gas meters can measure CCF MCF and Therms

What is the Difference Between a CCF, MCF, and Therm?

CCF, MCF and Therms are all ways of measuring natural gas. Here’s how to understand the difference between them, how to convert to each type of unit, and why it matters when shopping for natural gas.

Figuring out CCF vs. MCF vs. therm may seem like a confusing proposition, but when you know the lingo of any business, it’s easier to figure out how to take advantage of any bargains and tips they may offer.

What do CCF, MCF and Therms measure?

CCF, MCF and Therms are all ways to measure natural gas.

MCF and CCF are volumetric measurements of natural gas.

The CF in this measurement stands for cubic feet. The “C” in CCF stands for the roman number for 100. So “CCF” means 100 cubic feet of natural gas. The “M” in MCF stands for Roman numeral for 1,000. So “MCF” means 1,000 cubic feet of natural gas.

Therms measure the energy output of a unit of gas.

One therm is the amount of energy or heat equivalent to 100,000 BTU, or British Thermal Units. One BTU is the amount of heat it would take to raise the temperature in one pound of water by one degree Farenheit.

How are CCF, MCF and Therms Units Used?

All of these units of measurement are used by various utility companies to measure the amount of gas sold to their customers.

The therm is the industry standard used by almost all natural gas providers across the country.

In some parts of the country, gas companies have traditionally used CCF and MCF as their unit of measurement. This didn’t affect the price of their gas. It is simply a different way for them to measure, much like the imperial vs. metric system.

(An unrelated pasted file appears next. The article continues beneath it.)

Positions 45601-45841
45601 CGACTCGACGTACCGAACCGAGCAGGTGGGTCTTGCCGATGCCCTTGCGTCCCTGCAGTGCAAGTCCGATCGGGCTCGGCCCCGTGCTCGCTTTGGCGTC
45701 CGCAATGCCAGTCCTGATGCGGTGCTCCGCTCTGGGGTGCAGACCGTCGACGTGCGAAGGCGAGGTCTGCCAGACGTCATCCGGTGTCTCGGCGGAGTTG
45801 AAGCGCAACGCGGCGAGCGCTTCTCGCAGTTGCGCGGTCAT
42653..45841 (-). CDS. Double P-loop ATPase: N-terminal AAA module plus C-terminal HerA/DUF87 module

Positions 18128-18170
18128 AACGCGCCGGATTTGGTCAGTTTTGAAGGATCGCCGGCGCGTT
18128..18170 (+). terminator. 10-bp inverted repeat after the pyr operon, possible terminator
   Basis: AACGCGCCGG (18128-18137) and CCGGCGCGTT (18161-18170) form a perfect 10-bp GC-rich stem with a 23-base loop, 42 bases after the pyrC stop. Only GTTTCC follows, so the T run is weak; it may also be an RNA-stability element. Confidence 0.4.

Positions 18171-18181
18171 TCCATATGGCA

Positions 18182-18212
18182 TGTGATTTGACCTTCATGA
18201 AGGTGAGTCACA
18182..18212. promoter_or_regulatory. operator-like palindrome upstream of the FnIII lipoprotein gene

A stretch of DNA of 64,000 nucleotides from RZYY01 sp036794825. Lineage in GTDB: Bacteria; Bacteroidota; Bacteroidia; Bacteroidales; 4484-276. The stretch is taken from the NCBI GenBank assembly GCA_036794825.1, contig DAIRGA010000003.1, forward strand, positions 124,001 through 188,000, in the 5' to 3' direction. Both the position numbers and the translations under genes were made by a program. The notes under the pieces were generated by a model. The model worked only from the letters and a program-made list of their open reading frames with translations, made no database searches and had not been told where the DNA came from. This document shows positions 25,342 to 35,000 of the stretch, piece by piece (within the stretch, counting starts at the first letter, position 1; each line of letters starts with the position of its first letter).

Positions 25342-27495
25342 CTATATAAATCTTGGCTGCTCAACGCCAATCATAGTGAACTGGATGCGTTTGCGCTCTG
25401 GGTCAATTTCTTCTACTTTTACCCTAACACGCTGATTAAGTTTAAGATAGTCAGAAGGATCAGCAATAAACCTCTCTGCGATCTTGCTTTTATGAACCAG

Within your natural gas utility market, all natural gas suppliers will show their price the same way. All suppliers will sell either therms, CCFs or MCFs. That makes it easy to compare natural gas rates across gas companies.

How to Convert Between Units of Gas

It is possible, with a little bit of math, to convert between one form of measurement and another.

If you want quick math, it’s generally accepted that burning 100 cubic feet of natural gas (1 CCF) is the energy equivalent of burning one therm of gas. But the reality is that number is based on the efficiency or “heat content” of the natural gas.

The Energy Information Administration measures the U.S. annual average heat content of natural gas delivered to consumers at 1,037 British Thermal Units (BTU) per cubic foot (CF).

So if you want the true conversion, it’s that 100 cubic feet (1 CCF) of natural gas equals 103,700 Btu, or 1.037 therms.

Which means that one thousand cubic feet (1 MCF) of natural gas equals 1.037 MMBtu, or 10.37 therms.

Here’s how to convert between different unit measurements and prices of natural gas:

  • $ per Ccf divided by 1.037 equals $ per therm
  • $ per therm multiplied by 1.037 equals $ per Ccf
  • $ per Mcf divided by 1.037 equals $ per MMBtu
  • $ per Mcf divided by 10.37 equals $ per therm
  • $ per MMBtu multiplied by 1.037 equals $ per Mcf
  • $ per therm multiplied by 10.37 equals $ per Mcf

Here’s how to convert MCF to CCF and vice versa:

A CCF is 100 cubic feet of gas. An MCF is 1,000 cubic fee of gas.

  • To convert from MCF to CCF, multiply MCF by 10.
  • To convert CCF to MCF, divide CCF by 10.

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